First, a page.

Bengaluru: Never short of high-voltage drama, the Karnataka political scenario took a strange and sudden twist late in the night when Governor Vajubhal Vala invited BJP legislative party leader B S Yeddyurappa to take oath as chief minister on Thursday at 9 am. It was strange on two counts: the communique was not put out by the Raj Bhavan but the letter was released by the BJP; secondly, the Governor has given a very generous 15 days’ time to Yeddyurappa to prove his majority.
The Congress lost no time knocking at the doors of the Chief Justice of the Supreme Court with party leader and legal expert Manu Singhvi requesting for an urgent hearing, preferably in the night itself. The JD(S)-Congress combine here fretted and fumed and slammed the move of the Governor calling it murder of democracy in darkness. An angry JD(S) leader HD Kumaraswamy flayed Prime Minister Narendra Modi for double standards and said the 15 days given by the Governor is a clear indication that the BJP will ‘buy’ his MLAs. The Governor is within his rights to invite the leader of the largest single party, but the question is why at night time and why the tearing hurry. And, once again, why did the Raj Bhavan not release the communique?
The Governor seems to have taken the decision in the morning itself. The cat was let out of the bag by Yeddyurappa who had met the Governor in the morning. Soon after the meeting, Yeddyurappa confidently said he would be sworn in as CM on Thursday. Later, the BJP too jumped the gun and put out a tweet stating that BSY would take oath on Thursday at 9 am. The tweet was subsequently deleted.
Legal experts say that when a political situation like the one in Karnataka is fluid and uncertain, the leader invited to form a government should prove his majority in the shortest possible time, preferably within a week. This is to prevent horse-trading. In Karnataka, where political drama can change complexion by the minute, it is anybody’s guess as to what would happen in 15 days.
Later, addressing the media in Delhi, Congress spokesperson Randeep Surjewala call-ed the Governor’s move as murder of the Constitution and asserted that an illegal government will assume office in Bengaluru. BJP leader Basavaraj Bommai defended the governor saying that he had just replied to Yeddyurappa’s letter wherein he had said that he was the leader of the single largest party. The Governor was not bound to issue a communique. Bommai also said the Governor had consulted various legal experts before inviting Yeddyruappa.
But questions of protocol and propriety were raised as dignitaries like the Chief Justice, former chief ministers, etcetera, have to be formally invited for the swearing in. Do such invites go to them at midnight, wondered an expert. Earlier in the evening, the other chief ministerial candidate H D Kumaraswamy and former chief minister Siddarmaiah, backed by a bunch of 117 MLAs, marched to the Raj Bhavan bringing Bengaluru to a screeching and screaming halt. The Governor refused to meet the foot soldiers stating that the Raj Bhavan was no parade ground and allowed only the leaders to submit their claim.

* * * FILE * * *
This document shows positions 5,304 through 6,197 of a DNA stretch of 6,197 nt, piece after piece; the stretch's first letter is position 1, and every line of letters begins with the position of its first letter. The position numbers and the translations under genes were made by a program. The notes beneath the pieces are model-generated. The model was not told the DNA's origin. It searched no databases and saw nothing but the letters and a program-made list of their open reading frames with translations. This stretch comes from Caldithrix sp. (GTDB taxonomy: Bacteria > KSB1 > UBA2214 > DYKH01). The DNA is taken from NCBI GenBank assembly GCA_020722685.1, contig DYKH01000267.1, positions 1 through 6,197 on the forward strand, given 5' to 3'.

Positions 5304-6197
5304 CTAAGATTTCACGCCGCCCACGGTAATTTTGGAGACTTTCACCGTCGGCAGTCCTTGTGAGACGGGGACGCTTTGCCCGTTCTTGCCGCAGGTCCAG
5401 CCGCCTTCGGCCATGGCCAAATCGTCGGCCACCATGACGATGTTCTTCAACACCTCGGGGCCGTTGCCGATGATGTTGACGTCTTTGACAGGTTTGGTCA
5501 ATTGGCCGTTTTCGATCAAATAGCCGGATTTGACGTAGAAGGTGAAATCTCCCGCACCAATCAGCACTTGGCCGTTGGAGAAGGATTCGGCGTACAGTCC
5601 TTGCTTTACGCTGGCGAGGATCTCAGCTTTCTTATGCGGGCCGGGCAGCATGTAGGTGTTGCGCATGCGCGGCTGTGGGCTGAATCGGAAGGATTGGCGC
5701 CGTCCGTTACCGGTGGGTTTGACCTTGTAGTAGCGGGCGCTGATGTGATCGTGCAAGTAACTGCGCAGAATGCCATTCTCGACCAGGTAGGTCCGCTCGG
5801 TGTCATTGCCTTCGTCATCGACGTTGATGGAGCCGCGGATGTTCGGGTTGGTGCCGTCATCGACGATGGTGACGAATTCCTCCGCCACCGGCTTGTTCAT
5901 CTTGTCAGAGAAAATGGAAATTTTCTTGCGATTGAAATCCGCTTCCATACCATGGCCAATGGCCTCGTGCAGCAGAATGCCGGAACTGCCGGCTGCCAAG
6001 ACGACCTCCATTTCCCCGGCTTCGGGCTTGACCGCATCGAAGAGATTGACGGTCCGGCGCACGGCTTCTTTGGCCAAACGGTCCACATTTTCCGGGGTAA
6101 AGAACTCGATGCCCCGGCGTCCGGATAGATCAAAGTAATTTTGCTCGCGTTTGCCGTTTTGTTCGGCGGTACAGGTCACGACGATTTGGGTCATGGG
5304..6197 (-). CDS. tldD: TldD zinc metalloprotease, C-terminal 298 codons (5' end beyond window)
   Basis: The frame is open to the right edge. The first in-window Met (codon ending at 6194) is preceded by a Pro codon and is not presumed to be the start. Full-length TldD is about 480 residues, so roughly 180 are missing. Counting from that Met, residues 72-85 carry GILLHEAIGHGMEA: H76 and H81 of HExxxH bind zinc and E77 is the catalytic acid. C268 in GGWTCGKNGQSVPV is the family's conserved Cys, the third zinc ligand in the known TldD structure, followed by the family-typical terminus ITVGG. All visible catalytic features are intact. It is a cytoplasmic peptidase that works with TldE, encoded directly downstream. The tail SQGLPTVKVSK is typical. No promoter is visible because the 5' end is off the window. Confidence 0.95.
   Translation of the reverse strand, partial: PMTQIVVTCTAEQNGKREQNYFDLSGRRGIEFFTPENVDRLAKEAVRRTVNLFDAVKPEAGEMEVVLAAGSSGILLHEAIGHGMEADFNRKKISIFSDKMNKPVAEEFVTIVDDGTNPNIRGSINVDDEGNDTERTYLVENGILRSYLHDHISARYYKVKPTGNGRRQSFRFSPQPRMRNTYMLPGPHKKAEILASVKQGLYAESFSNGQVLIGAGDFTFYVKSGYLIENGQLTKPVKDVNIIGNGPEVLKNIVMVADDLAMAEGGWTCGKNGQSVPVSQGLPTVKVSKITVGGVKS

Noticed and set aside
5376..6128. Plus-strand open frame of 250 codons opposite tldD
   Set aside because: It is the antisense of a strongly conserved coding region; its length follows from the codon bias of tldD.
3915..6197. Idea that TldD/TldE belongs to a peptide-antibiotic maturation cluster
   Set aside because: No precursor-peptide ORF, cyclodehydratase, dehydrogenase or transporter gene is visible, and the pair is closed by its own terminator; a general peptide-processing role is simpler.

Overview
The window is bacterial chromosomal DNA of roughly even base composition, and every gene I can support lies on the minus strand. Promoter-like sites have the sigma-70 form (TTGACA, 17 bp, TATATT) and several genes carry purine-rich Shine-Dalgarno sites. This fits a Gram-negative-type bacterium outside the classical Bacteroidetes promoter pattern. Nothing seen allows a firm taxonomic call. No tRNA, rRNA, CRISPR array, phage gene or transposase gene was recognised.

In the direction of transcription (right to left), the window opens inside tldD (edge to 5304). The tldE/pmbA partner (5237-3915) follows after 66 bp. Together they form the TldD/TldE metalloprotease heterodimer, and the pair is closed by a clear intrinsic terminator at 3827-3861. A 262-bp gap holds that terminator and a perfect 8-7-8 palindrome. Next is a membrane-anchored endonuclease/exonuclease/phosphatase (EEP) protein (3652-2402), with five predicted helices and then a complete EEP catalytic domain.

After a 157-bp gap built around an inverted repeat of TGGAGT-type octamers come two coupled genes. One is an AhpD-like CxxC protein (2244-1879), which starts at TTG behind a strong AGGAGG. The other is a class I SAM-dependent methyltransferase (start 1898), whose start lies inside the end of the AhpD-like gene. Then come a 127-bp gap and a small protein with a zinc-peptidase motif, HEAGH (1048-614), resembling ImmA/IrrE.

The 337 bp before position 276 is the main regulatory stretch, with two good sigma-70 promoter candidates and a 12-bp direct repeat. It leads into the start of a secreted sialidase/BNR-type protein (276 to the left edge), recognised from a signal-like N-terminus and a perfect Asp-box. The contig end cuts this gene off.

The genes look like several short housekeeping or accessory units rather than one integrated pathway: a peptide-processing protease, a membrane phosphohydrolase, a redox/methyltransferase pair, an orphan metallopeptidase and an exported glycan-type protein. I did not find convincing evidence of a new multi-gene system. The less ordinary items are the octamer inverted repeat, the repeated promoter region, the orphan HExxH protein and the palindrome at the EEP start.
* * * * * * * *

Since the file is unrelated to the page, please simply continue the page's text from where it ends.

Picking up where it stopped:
Later, HDK claimed that he had the numbers and the unconditional support of the Congress. A nervous Siddaramaiah chose to remain silent and allowed senior Congress leader D K Shivakumar (DKS) to do all the talking. DKS claimed that all the Congress MLAs were with the party. But when told that some MLAs were missing, he said they are all on the way. It looked rather strange that five MLAs should take two days to reach Bengaluru. One MLA has suddenly gone missing and one independent MLA switched sides to the BJP. Fearing poaching, the Congress and the JD(S) took all its MLAs to Eagleton Golf Resort on the outskirts of Bengaluru. This is the same resort where Congress MLAs of Gujarat were housed prior to the Rajya Sabha polls featuring Ahmed Patel.
CONGRESS PLEADS IN CJI COURT
Minutes after Karnataka Governor Vajubhai Vala invited BJP’s BS Yeddyurappa to form the government on Wednesday evening, the Congress rushed to Chief Justice of Dipak Misra to ask him to cancel the governor’s invitation to the BJP.
The Congress, which has called the governor’s decision an “encounter of the Constitution”, has asked Misra to hold the hearing later in the night to ensure that Yeddyurappa does not take charge.Sources said senior Congress leader Abhishek Singhvi had put in a request with the top court’s registrar for a hearing. Chief Justice Dipak Misra is yet to decide if the case can wait till tomorrow.Singhvi had kept the petition ready in case the governor did invite Yeddyurappa, the leader of the single largest party and overlooked the claims of the Congress-Janata Dal Secular alliance which had the numbers.
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